The Mars Wrigley Company took much of Chicago by surprise when it announced plans last week to close its historic factory in the city’s Galewood neighborhood.
According to its owner, Mars Wrigley Confectionery, the Spanish Revival-designed resort at 2019 N. Oak Park Ave. will stop making M&Ms, Twix, Snickers, Milky Way and other candies in two years. About 280 people work there.
But what also caught our attention: A company spokesperson said Mars Wrigley “intends to partner with the surrounding community on a future vision for the site.”
Frankly, we wish Mars Wrigley would continue making candy and employing people at this beautiful 1928 facility for another century.
But we’re intrigued by what might happen to the Far West Side complex after production stops.
Chicago as candy country
Confectioner Frank C. Mars, creator of the Milky Way candy bar, moved his business from Minneapolis to Chicago and built the Oak Park Avenue factory.
The complex was built next to rail lines that could ship its product across the continent – a good thing in 1930 when the company introduced one of its best-known products: the Snickers bar.
Mars was part of a large group of candy makers and confectioners that made Chicago a candy capital of the world during the 20th century. The long list included Fannie May, Brach’s, Frango Mints, Ferrera Pan and Tootsie Rolls.
Curtiss Candy Company made its Baby Ruth bar at a plant at 337 E. Illinois St., while MJ Holloway & Co. produced Milk Duds by the ton at 308 W. Ontario St.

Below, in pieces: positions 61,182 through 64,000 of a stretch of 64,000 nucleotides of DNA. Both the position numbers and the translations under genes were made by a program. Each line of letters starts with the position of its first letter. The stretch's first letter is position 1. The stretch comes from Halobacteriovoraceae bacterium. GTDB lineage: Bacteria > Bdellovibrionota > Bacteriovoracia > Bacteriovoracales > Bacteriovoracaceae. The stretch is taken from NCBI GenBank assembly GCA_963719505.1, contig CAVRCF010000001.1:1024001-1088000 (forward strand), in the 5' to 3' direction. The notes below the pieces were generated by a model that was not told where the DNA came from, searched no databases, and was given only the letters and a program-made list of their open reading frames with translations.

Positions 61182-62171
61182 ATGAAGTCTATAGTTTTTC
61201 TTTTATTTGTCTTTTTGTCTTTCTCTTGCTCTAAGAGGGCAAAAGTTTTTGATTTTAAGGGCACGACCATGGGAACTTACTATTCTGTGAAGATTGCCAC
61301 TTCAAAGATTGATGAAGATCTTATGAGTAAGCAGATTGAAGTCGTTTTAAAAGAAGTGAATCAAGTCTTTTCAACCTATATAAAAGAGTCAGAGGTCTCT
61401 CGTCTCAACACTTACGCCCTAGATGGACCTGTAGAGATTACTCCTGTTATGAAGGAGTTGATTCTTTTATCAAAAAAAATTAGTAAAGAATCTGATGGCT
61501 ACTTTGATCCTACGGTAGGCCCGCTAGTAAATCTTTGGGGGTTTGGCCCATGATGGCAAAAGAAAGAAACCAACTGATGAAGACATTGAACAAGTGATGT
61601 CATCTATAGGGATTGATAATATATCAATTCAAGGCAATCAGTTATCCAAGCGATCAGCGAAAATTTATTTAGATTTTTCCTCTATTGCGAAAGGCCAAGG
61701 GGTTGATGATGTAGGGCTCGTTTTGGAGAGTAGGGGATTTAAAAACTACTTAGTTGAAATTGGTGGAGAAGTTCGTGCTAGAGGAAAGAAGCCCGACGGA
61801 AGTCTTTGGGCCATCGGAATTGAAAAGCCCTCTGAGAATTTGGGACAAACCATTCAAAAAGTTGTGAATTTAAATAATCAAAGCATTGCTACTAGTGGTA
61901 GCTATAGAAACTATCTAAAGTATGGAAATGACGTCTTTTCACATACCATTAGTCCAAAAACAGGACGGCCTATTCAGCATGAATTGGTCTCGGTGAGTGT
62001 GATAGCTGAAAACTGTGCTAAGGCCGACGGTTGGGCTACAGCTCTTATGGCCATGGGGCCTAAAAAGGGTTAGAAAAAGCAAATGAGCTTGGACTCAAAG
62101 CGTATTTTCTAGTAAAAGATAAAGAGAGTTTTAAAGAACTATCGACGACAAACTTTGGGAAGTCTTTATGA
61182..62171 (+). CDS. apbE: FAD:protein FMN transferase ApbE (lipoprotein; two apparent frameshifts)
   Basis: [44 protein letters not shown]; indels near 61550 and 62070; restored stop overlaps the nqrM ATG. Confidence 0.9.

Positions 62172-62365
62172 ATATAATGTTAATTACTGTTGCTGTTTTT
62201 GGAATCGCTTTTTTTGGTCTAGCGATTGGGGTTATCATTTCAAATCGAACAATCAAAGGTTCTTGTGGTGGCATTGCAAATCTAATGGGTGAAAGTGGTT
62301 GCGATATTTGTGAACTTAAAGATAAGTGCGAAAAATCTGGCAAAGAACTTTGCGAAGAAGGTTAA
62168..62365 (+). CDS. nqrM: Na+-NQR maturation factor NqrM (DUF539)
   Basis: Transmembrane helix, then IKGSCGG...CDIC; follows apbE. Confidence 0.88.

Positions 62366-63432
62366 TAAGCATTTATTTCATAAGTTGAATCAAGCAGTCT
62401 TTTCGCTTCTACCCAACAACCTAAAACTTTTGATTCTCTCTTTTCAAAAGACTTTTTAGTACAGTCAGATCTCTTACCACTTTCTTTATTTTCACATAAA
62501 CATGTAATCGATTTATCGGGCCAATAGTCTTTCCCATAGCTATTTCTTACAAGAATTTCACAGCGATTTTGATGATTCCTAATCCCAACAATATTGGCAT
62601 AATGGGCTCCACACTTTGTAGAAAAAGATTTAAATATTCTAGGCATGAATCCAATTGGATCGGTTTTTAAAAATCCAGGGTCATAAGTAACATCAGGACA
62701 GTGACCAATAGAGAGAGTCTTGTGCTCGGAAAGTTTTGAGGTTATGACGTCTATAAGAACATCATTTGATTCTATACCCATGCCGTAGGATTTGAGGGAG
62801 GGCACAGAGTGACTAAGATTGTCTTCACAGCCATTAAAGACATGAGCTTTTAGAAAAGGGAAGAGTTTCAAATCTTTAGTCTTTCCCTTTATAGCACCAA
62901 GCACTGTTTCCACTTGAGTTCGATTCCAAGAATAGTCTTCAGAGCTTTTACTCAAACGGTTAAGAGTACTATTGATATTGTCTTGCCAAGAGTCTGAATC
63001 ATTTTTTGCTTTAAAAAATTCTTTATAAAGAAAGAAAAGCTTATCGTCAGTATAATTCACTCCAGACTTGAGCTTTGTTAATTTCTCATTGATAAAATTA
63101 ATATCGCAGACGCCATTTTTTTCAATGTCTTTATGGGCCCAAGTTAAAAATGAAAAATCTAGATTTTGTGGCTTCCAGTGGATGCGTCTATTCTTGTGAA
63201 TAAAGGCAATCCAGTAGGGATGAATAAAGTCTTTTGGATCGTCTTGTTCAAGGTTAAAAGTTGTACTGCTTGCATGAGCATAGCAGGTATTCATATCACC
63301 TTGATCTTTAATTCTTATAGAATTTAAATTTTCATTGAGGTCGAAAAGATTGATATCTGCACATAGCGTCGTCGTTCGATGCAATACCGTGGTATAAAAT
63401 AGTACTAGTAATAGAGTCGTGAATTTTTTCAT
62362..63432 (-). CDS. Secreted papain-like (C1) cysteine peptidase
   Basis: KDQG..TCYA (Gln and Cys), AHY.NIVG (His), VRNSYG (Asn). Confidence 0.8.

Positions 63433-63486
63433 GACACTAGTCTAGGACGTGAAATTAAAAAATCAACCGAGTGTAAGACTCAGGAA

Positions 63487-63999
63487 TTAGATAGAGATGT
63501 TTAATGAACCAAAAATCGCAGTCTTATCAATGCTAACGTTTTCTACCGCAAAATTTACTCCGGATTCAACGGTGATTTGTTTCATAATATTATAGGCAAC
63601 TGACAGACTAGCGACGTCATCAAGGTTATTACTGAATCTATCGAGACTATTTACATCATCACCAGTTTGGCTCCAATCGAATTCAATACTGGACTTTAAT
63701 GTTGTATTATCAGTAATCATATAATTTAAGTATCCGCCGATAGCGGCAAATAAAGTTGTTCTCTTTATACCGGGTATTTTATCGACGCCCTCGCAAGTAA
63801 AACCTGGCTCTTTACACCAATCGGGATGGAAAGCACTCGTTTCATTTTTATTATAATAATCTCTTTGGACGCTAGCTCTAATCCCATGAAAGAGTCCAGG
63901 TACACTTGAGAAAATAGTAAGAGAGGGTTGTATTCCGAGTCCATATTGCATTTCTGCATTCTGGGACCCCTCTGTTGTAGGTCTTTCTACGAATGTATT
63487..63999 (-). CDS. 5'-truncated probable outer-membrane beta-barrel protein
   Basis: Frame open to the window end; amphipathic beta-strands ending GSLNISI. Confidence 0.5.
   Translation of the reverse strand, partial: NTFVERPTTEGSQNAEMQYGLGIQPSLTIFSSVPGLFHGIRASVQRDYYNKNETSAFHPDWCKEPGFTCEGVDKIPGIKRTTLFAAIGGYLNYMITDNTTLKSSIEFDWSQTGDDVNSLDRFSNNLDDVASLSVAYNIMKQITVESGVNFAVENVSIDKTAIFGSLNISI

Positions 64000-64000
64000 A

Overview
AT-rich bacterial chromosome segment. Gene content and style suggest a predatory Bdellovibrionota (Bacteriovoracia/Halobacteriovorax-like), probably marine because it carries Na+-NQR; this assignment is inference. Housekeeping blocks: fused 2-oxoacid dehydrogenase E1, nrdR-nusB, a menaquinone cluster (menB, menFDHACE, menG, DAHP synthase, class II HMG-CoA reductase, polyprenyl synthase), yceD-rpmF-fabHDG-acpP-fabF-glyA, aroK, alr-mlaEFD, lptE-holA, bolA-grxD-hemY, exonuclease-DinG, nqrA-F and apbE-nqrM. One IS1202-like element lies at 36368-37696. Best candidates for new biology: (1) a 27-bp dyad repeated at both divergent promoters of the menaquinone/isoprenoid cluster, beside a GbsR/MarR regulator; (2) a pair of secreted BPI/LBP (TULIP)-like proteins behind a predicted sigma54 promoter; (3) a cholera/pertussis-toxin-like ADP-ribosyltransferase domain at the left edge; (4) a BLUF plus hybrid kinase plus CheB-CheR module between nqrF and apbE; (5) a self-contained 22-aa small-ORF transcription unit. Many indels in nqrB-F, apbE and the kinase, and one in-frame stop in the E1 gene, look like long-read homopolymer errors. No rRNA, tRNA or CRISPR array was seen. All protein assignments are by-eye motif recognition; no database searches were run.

And Cracker Jack, which was shown at the 1893 World’s Fair in Chicago, was made in a factory near 66th Street and Cicero Avenue in the Clearing neighborhood.
Consolidations and mergers would claim many of those original companies, but many of those candies are still being made.
Mars and Chicago chewing gum maker Wrigley merged in 2016, creating Mars Wrigley Confectionery. The company’s global headquarters will remain on Goose Island. And the Burr Ridge and Yorkville plants will remain in operation after the Galewood plant closes, the company said.
A New Future Planned
No one is saying much publicly about what’s next for the Galewood location.
And for the neighborhood, the loss is particularly deep. The company is a good neighbor that distributes candy for Halloween.
“They’ve always been our neighbors to the south,” Mike Sullivan, facility manager at Shriners Children’s Chicago, 2211 N. Oak Park Ave., told a Sun-Times reporter.
“We have always helped each other. … They are like a neighborhood staple,” he said. “It’s sad to see them go.”
For us, all this makes it important for the company to leave behind something of value.
We hear that Mars Wrigley may work with the city to create a request for proposals for the site, using parameters that will be defined by the community.
The open spaces of the complex could be transformed into a public park. And the reborn site could make better use of the nearby Mars stop — what a big name — at 6801 W. Shakespeare on the Metra Milwaukee District West transit line.
The plant is not a protected city landmark, and the upcoming community engagement process may determine whether designation is a possibility.
This is always a big concern when a Chicago business decides to scale back operations or close its doors.
But it’s encouraging — for now, at least — that Mars Wrigley wants to help create new life for the complex rather than cut and run and leave the city with 16 acres abandoned, or a demolished site that would almost have the size of Maggie Daley Park.
We hope the company’s dialogue with the community and city officials goes well over the coming years and leaves Chicago with something that might be different, but just as enjoyable as what exists now.
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